Washington State, the evergreen state, is home to some of the most beautiful hikes and trails throughout the Pacific Northwest. From the forests surrounding Mt. Rainier to the coastal headlands along the Puget Sound, it is difficult to compare the landscape of Washington State to anywhere else in the world.
For those visiting Washington State, or for those already residing, there are an array of hikes and trails that can be explored in just an afternoon. As well as there are also more enduring hikes that can be traveled throughout an entire weekend. Here are just a few of some of Washington State’s most popular hikes and trails.
Greenwater Lakes – Mt. Rainier, Washington
The Greenwater Lakes trail is a great family-friendly hike. The trail is home to a wonderful array of wildlife, old growth trees, two calm lakes, and a river that runs from mostly glacier melt in the spring and summer months from Mt. Rainier. The Greenwater Lakes trail is one of the most popular trails in Washington State especially for those visiting Mt. Rainier because of the easy terrain and fantastic scenery that makes for excellent photos.
The Greenwater Lakes trail is four miles round trip and takes an estimated two hours to complete. The elevation gain along the trail is 200 feet with the highest point at just 2,800 feet. Although the Greenwater Lakes trail is a year round trail the best months to hike are the spring and summer months specifically for the wildlife and shrubbery that come out from the cold winter months.
Ranger Creek Trail – Mt. Rainier, Washington
For those visiting Mt. Rainier looking for a more enduring hike Ranger Creek Trail is the one to choose. Ranger Creek Trail is one of the quieter hikes mostly because of the long stretches of terrain between landmarks making this trail popular amongst mountain bikers. However, prepare to bring a bike lock because only a portion of the Ranger Creek Trail is kind to mountain bikes. The remaining portion of the trail consists of continuous switchbacks as the trail gradually increases in elevation.
The Ranger Creek Trail is 11.6 miles round trip and takes roughly eight hours to complete depending if mountain bikes are brought along. The elevation gain during the trail is 2,720 feet and the highest point is 5,520 feet. The Ranger Creek Trail is open to hikers between mid May to October. Be sure to bring a backpack with supplies and a camera if taking this trail.
Rattlesnake Ledge – Snoqualmie Pass – North Bend, Washington
Rattlesnake Ledge is home to one of the most beautiful and magnificent views in Washington State. At the end of trail lies a colossal stone that overlooks the Rattlesnake Lake, Snoqualmie River, and Snoqualmie River Valley. The stone is big enough to explore around, sit atop, and even take photos of the breathtaking scenery that lies far below.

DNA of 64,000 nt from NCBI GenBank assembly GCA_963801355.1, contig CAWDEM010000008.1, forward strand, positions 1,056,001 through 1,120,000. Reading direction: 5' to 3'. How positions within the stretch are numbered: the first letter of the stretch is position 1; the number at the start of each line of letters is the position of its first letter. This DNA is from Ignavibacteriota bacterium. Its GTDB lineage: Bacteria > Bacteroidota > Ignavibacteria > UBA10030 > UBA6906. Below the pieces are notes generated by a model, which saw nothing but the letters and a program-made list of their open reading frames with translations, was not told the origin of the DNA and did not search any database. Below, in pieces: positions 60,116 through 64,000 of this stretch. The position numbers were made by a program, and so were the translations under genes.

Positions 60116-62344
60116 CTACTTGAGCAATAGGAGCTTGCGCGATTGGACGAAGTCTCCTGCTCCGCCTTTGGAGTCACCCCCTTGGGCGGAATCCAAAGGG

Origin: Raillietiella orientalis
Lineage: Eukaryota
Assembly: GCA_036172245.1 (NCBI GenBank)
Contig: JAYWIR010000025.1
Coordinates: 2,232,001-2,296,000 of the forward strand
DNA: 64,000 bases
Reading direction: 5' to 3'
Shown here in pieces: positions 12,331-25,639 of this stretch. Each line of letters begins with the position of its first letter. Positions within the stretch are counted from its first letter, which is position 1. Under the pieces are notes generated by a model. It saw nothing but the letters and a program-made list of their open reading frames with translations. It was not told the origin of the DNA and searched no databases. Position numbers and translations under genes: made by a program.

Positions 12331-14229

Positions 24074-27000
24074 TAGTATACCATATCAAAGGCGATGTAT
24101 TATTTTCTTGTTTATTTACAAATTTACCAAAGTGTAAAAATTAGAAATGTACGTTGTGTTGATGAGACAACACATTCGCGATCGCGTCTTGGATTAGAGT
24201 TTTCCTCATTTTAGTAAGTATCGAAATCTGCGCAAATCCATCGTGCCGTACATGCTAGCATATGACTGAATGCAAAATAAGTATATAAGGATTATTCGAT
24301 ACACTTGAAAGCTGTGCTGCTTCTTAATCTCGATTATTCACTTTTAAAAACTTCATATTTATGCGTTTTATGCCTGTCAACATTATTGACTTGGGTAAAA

The Rattlesnake Ledge trail is four miles roundtrip and should take roughly two hours to complete. However, much time will be spent gazing at the miraculous view at the end of the trail so prepare for a hike that will be longer than two hours. The elevation gain on this trail is 1,160 feet and although sounds like quite an amount the hike itself is actually family friendly, so feel free to bring the little ones. The highest point on the trail, that is Rattlesnake Ledge itself, is 2,078 feet. The best time to hike this trail is during the spring and summer months for a chance to catch a glimpse of the wildlife such as deer, elk, and even chipmunks.
Deception Pass Rosario Head – Puget Sound and Islands, Washington
Deception Pass is one of Washington State’s most popular state parks because it is home to some of the oldest evergreens, coastal headlands, and spectacular mountain views. Deception Pass has over 40 miles of trails that expand over 4,000 acres of land. Unlike many other state parks throughout Washington State the Deception Pass state park also includes a lighthouse on the Lighthouse Point trail.
The Deception Pass Rosario Head trail is the most popular trail at Deception Pass state park and intersects with the Headlands trail and the Lighthouse Point trail. The Rosario Head trail is family friendly and is just five miles roundtrip and should take an afternoon to complete. The elevation gain during the trail is 350 feet with the highest point at just 110 feet. If planning a longer trip pack sleeping bags and tents and visit the campgrounds for an overnight stay.
Hurricane Hill – Olympia, Washington
The Hurricane Hill trail located in the Olympic National Park, near the Washington State Capitol, is one of the most family friendly trails for those visiting the state capital Olympia, Washington. The Hurricane Hill trail provides a 360 degree panoramic view that covers the Puget Sound, the Olympic Range, and Vancouver Island.
The Hurricane Hill trail is 3 miles roundtrip and takes between one and three hours to complete. The elevation gain is 950 feet with the highest point reaching at 5,757 feet. Not only does this trail provide a spectacular view throughout the Olympic high country but also glimpses of wildlife, wildflowers, and endless meadows. Hurricane Hill is accessible year round however; bring sturdy snowshoes if hiking in the winter months.
“Hiking in the Mt. Rainier National Park Area.” VisitRainier
“Rattlesnake Ledge.” Washington Trails Association
“Deception Pass Headlands – Rosario Head – Lighthouse Point.” Washington Trails Association
“Hiking in Olympic National Park.” EveryTrail